Learning Etiquette and Protocol in the Orthodox Church

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Recently, I attended the wake and Trisagion service for His Grace, Bishop Athanasius (Akunda), of blessed memory.

In that first sentence are at least four items of Orthodox Christian etiquette and protocol that, if you’ve been an Orthodox Christian for a long time, you may not notice, or, if you haven’t, may trip you up.

  1. What is a Trisagion service? Aren’t the Trisagion prayers the ones you say at the start of almost all prayers?
  2. “His Grace”? Is that how you designate a bishop? All bishops? All jurisdictions?
  3. Last name in parentheses? Why?
  4. What does “of blessed memory” mean? Who gets that appellation and who doesn’t?

Adventures of a Neurotic Reader

(Please note that I mean no disrespect by using the event of His Grace’s wake as an object lesson. I would hope that this post will serve to help others along the path to holiness.)

I entered the church (a parish I’d never been in) by the front doors. Seven people took up most of the space in the tiny narthex, and all were eyeing me in my cassock. Two men stood at the doors to the nave, waiting to open them for me or anyone else who came in. Glancing around the room, I noticed a table with a memorial booklet and some paper icon cards. I fumbled with these while the doormen continued to watch.

Remembering where I was, I looked for Icon stands. My parish’s narthex icons are (strangely) inside the nave, and every church I’ve been to is a little different, but I didn’t want to cause scandal by barging into the nave without venerating the icons. They were wedged into the corners of the little room, and I had to pass the doormen twice to get to them both.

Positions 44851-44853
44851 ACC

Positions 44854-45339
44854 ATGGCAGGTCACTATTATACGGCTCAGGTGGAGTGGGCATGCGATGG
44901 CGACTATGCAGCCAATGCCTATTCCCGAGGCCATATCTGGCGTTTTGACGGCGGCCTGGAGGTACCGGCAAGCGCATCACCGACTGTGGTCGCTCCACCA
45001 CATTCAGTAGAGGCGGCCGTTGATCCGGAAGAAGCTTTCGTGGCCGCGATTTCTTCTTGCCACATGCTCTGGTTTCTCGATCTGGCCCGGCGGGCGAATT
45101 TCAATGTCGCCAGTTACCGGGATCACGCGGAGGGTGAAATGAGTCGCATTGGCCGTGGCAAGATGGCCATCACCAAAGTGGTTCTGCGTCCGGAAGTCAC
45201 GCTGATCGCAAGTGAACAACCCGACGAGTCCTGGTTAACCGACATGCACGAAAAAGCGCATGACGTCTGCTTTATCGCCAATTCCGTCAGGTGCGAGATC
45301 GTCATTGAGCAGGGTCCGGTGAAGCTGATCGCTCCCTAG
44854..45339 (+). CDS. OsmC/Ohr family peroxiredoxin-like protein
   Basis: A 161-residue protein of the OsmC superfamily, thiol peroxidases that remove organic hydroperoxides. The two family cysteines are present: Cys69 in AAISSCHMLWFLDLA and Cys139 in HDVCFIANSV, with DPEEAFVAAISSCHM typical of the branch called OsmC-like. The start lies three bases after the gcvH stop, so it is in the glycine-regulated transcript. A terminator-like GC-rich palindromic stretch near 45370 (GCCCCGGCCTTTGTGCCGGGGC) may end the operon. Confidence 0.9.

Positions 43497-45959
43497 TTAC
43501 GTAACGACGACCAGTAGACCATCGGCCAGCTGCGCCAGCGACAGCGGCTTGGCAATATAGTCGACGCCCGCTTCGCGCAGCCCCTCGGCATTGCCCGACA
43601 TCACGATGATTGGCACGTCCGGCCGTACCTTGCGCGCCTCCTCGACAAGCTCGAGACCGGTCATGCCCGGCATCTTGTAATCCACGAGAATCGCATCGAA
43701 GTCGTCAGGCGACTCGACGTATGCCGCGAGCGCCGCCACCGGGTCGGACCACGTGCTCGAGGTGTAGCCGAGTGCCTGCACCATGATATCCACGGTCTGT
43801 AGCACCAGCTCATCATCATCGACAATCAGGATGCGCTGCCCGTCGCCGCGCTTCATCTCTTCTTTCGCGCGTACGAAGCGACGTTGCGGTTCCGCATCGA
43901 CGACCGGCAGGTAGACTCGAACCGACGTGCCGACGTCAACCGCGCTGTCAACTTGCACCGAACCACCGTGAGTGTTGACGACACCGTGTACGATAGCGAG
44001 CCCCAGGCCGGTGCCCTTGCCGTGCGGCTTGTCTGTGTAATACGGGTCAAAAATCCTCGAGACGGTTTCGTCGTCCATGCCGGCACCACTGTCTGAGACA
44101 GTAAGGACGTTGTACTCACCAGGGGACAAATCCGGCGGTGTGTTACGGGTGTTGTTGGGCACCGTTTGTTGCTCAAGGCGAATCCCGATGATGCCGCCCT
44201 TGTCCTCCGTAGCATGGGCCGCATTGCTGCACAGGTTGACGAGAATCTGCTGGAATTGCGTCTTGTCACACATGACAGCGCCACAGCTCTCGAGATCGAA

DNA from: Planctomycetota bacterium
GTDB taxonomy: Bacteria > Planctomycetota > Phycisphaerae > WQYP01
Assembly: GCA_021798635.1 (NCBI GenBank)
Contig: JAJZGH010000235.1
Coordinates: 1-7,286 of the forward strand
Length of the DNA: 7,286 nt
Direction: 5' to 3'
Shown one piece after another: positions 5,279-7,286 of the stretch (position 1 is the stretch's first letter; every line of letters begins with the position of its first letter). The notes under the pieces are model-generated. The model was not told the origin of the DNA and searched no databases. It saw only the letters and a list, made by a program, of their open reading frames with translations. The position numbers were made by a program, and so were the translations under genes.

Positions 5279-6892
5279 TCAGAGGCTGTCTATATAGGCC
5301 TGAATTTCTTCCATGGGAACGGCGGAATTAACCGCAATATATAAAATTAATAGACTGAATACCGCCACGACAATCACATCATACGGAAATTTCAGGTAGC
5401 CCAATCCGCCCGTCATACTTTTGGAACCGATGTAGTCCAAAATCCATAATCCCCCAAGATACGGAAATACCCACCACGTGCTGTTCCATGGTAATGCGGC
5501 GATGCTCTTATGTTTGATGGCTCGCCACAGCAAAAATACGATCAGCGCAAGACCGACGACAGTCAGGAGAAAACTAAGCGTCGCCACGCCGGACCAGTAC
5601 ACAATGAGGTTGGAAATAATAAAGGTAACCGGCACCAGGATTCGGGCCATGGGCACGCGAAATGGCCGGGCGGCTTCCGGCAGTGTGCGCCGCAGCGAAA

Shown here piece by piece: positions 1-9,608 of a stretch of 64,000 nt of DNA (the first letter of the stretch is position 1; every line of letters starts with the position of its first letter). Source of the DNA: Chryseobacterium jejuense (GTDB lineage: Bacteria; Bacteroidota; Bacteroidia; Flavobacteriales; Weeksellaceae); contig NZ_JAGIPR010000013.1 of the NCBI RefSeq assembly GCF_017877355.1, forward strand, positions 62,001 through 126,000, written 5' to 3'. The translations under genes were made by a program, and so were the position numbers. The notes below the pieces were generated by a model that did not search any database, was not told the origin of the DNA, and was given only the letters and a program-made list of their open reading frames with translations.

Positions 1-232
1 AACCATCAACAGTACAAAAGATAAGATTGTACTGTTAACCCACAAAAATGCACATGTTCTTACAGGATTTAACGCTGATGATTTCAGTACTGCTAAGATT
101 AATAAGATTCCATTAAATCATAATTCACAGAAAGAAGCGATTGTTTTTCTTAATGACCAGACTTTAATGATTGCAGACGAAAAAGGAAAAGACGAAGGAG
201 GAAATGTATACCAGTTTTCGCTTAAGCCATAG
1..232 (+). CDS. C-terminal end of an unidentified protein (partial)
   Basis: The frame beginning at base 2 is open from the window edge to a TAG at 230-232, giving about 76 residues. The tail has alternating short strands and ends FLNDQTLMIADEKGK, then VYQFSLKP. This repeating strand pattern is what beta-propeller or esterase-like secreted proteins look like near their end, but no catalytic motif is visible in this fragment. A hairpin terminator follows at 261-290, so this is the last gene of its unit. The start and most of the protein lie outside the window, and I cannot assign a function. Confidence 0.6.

The pews were about half full, so I slipped into one in the back and removed my coat. A chanter was reading scripture from the cleros.
It was about ten minutes past the scheduled time for the service. Never having been to a Trisagion service, I didn’t know if it had begun. (It hadn’t.) Just then someone else in a cassock, entered, went to the front of the church, venerated the icon of Christ that was near the coffin and then venerated the body of His Grace. Good grief! I’d totally ignored the whole reason we were there!

As someone coming into the church later in life (i.e. a “convert”), you learn almost everything by watching what others do in various situations. You quickly get to understand when to make the sign of the cross, when to make a metania, whether or not to turn as the the priest or deacon censes the nave—but some situations don’t come up that often. For instance, I’d never attended a wake in an Orthodox church . . . or in a Greek Orthodox church . . . or for a bishop. Which things that I know from prior experience apply and which don’t?

To be fair, I thought the “last kiss” was only done at the funeral, but after venerating his grace’s body, I went and sat back in my pew. Oh, no, I did it again. Watching others who had now come in, after veneration of the body they went and greeted the friends and family who were in the front pew. I had totally snubbed them!

After the Service

I tried to follow along with the Trisagion service to see how it differed from other services I’ve been in, but being Greek practice, everything sounded different from what I’m used to, which is Slavic. I can’t remember what order the various components are in for any given service anyway, so it probably wouldn’t have mattered.

When the service ended, everyone filed up to venerate the body one more time and to greet the friends and family. (Now that I think of it, it was probably only those who had arrived during the service.) I went up and this time greeted His Grace’s father. He was wearing a cassock. He must be a deacon, because he was greeting other men who looked like deacons with that cheek-kiss-and-then-both-kiss-each-other’s-hand greeting. I’ve never done that. Since you can’t tell a deacon in a cassock from a reader in a cassock, he’s going to think I’m a deacon, and naturally do that.